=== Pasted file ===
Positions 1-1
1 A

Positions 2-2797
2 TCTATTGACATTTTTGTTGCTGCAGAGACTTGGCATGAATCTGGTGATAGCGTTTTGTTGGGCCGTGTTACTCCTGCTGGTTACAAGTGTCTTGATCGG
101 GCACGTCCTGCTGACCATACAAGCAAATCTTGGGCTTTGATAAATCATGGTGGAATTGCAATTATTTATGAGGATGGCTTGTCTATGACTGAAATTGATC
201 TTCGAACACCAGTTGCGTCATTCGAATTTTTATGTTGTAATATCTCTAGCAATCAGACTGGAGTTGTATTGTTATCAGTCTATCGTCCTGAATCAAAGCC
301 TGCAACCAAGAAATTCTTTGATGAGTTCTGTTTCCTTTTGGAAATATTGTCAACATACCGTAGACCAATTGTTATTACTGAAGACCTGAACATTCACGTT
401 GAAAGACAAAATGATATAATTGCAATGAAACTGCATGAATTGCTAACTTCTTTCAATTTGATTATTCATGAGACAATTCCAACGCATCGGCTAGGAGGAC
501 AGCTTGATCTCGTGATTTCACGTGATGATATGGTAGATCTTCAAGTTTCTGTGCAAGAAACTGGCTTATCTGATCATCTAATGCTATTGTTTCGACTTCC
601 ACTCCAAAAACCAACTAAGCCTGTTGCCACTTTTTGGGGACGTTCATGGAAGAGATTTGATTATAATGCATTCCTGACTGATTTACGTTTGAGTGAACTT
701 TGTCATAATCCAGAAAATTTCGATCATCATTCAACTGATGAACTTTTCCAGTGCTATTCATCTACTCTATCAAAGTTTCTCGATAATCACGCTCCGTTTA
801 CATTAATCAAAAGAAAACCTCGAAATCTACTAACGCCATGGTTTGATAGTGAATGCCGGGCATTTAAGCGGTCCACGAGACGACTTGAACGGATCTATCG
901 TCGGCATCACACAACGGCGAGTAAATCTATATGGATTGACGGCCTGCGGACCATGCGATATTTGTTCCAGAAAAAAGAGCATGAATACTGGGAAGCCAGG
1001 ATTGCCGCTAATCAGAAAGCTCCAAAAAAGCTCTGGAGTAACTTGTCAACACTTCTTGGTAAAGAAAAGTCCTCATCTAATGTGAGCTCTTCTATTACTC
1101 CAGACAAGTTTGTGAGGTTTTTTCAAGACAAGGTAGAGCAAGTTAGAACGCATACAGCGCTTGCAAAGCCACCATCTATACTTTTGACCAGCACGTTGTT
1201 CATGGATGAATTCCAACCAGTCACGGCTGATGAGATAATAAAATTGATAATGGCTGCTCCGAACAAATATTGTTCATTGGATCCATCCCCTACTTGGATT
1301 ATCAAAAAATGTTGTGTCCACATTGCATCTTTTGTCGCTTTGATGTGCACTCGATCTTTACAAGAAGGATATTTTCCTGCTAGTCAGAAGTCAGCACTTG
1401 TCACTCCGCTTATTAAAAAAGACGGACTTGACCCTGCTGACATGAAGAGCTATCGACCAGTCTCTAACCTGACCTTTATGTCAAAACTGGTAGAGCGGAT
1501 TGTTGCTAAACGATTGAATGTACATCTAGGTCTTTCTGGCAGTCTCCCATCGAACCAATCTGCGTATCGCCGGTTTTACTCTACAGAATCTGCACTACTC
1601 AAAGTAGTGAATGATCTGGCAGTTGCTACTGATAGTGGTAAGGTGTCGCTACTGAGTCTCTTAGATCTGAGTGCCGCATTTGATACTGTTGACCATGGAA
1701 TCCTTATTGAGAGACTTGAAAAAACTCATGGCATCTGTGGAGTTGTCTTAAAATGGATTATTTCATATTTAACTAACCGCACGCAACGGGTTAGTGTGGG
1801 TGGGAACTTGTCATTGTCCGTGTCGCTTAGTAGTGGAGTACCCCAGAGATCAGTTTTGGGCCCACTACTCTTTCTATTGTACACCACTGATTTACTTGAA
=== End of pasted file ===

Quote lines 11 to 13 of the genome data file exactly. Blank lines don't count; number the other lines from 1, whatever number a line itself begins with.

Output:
701 TGTCATAATCCAGAAAATTTCGATCATCATTCAACTGATGAACTTTTCCAGTGCTATTCATCTACTCTATCAAAGTTTCTCGATAATCACGCTCCGTTTA
801 CATTAATCAAAAGAAAACCTCGAAATCTACTAACGCCATGGTTTGATAGTGAATGCCGGGCATTTAAGCGGTCCACGAGACGACTTGAACGGATCTATCG
901 TCGGCATCACACAACGGCGAGTAAATCTATATGGATTGACGGCCTGCGGACCATGCGATATTTGTTCCAGAAAAAAGAGCATGAATACTGGGAAGCCAGG